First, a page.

Mercia reveals ‘natural evolution’ as it ends direct investments

Mark Payton

Mercia Asset Management has unveiled a “natural evolution” of its strategy that will see it stop making new direct investments from its balance sheet.

The regional investor floated nearly 10 years ago with £23m of funds under management (FuM). That has now grown to £1.6bn, from institutions, retail, and the government-backed British Business Bank.

Mercia recently secured £360m across five mandates from the Bank’s regionally-focused funds in the North and Midlands, NPIF II and MEIF II.

The “Mercia 27: 100% growth” strategy is focused on building the enterprise value, and is partly a response to the stubborn share price which is at almost exactly the same price as five years ago, despite the progress made. Payton hopes the “simplified business model” will make it more attractive.

Dr Mark Payton, chief executive of Mercia, said: “Over the next three years as Mercia continues its natural evolution, and subject to shareholders approving our proposed new investment approach, we will seek to drive Assets under Management to in excess of £3.0bn whilst doubling EBITDA, focused on building value for shareholders and our other key stakeholders as a growing and sustainable, specialist alternative asset manager.”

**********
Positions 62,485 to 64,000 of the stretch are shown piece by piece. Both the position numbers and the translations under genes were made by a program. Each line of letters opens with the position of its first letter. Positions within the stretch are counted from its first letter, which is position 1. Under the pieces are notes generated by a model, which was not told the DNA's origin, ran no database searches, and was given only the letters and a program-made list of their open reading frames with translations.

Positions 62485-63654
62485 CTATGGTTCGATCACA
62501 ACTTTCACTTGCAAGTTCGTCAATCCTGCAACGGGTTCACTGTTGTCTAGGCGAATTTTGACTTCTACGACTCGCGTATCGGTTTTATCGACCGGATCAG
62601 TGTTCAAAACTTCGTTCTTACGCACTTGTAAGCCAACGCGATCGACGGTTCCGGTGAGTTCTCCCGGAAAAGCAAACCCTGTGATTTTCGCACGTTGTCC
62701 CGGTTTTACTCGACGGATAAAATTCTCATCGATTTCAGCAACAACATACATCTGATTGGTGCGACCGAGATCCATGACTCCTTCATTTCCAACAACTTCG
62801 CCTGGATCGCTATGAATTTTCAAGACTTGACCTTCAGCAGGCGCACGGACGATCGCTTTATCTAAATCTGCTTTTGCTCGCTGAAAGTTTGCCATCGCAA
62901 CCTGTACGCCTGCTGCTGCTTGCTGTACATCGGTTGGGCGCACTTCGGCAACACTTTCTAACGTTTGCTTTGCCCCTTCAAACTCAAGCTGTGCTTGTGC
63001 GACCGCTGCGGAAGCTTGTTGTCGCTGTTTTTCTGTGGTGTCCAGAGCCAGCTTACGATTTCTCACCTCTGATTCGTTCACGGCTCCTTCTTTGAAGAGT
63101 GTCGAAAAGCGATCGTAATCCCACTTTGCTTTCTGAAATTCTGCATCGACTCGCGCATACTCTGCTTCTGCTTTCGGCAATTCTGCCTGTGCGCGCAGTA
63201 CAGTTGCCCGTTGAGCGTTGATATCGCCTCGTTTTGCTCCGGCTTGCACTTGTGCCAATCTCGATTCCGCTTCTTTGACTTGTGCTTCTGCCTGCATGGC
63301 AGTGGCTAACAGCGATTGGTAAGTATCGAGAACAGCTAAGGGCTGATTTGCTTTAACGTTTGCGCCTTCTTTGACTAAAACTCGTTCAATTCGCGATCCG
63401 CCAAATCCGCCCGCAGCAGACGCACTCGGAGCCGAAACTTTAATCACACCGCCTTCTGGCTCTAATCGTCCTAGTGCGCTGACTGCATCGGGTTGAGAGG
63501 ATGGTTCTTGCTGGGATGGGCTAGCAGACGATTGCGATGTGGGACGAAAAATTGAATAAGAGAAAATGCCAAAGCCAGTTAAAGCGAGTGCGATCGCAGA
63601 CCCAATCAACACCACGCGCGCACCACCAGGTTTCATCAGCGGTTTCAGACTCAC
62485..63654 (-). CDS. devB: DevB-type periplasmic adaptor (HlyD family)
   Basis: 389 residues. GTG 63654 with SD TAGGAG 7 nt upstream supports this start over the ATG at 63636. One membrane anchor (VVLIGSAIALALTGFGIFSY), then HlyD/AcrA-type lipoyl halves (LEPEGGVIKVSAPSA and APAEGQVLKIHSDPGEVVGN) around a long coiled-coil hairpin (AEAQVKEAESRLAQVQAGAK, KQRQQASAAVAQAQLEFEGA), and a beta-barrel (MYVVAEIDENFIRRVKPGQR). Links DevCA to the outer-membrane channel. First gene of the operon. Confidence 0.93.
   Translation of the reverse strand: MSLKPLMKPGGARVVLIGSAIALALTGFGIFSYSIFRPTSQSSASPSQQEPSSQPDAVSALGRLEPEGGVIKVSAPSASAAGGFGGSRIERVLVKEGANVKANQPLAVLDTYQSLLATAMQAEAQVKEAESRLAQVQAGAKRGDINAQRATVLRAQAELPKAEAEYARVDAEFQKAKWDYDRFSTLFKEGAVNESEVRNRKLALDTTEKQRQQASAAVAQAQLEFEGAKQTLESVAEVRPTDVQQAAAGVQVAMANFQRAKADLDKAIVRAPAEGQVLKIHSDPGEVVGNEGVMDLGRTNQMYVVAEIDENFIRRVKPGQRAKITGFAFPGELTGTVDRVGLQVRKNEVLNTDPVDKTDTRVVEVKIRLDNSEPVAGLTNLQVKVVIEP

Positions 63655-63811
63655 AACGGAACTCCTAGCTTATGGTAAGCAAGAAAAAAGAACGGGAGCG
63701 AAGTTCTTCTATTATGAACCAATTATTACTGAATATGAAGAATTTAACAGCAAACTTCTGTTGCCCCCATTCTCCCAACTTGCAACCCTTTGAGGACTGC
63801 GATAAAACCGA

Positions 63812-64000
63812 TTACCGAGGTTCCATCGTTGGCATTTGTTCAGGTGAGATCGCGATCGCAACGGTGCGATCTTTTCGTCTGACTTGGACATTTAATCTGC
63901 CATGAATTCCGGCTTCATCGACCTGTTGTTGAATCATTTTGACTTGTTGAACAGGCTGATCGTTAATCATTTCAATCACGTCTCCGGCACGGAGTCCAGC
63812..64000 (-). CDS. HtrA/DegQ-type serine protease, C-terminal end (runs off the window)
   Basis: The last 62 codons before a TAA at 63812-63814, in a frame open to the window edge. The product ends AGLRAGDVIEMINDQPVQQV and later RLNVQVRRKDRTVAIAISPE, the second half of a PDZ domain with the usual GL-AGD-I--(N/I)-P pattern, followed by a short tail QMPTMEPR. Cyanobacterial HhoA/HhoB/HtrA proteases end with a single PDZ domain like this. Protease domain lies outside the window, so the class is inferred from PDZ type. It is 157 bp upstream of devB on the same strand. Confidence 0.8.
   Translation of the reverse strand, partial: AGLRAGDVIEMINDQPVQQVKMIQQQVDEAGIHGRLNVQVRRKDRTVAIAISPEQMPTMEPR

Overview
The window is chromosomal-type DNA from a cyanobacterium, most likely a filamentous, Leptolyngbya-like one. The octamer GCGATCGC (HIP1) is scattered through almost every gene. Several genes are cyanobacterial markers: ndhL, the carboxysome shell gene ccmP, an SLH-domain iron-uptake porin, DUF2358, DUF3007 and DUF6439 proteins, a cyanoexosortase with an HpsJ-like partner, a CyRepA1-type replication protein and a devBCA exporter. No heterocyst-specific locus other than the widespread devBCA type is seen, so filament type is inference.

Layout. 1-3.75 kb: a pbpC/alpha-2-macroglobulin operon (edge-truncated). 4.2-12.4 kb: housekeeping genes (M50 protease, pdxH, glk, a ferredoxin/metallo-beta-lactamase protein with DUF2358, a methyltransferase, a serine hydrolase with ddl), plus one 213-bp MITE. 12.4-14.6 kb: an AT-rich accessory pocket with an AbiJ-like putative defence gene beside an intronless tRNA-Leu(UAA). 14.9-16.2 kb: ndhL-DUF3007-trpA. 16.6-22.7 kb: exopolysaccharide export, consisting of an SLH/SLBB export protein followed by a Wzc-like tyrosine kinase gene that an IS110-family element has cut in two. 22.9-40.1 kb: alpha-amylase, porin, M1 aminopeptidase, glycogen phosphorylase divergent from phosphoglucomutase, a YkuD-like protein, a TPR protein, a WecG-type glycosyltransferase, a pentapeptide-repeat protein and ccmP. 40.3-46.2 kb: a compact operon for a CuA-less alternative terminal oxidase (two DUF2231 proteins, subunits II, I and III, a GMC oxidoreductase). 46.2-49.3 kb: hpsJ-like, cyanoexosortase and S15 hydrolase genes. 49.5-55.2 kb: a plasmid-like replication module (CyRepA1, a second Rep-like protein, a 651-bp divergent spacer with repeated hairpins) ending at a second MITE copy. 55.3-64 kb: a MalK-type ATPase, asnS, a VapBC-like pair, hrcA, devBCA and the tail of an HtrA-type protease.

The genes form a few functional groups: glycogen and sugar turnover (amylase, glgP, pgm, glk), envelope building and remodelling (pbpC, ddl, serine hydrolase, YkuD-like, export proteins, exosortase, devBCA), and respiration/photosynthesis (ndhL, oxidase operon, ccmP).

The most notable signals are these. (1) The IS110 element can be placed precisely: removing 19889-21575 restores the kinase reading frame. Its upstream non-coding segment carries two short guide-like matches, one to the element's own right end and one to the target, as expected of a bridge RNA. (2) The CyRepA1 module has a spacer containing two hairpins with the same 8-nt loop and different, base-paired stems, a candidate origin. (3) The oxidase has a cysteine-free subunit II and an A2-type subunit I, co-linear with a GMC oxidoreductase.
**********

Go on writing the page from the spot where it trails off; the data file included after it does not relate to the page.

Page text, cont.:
He told “We have 11 offices across the UK now, 140 people who actively deploying third party capital – whether it’s retail, whether it’s institutional, whether it’s British Business Bank – and we’ve been performing very well across all those fronts.

“We’ve taken the lead from our capability and our strengths, and we will continue to grow third party funds under management.”

There aren’t expected to be any significant operational changes because “the change has already taken place”, said Payton, with the strategy for the next three years building on where the business currently is.

Payton added: “It sets the backdrop for what we think will be a successful three-year period that we’re facing in an environment where, ironically, two years ago, people looked at the UK and saw instability and challenges, and now in the current climate with global elections etc, the UK is looking like a stable environment to build and grow a business in – and that’s a really good place to be a provider of capital.”

Mercia is currently an investing company under the rules of the Alternative Investment Market (AIM). It is proposed to reclassify the company as a trading business, whose principal business operation is asset management.

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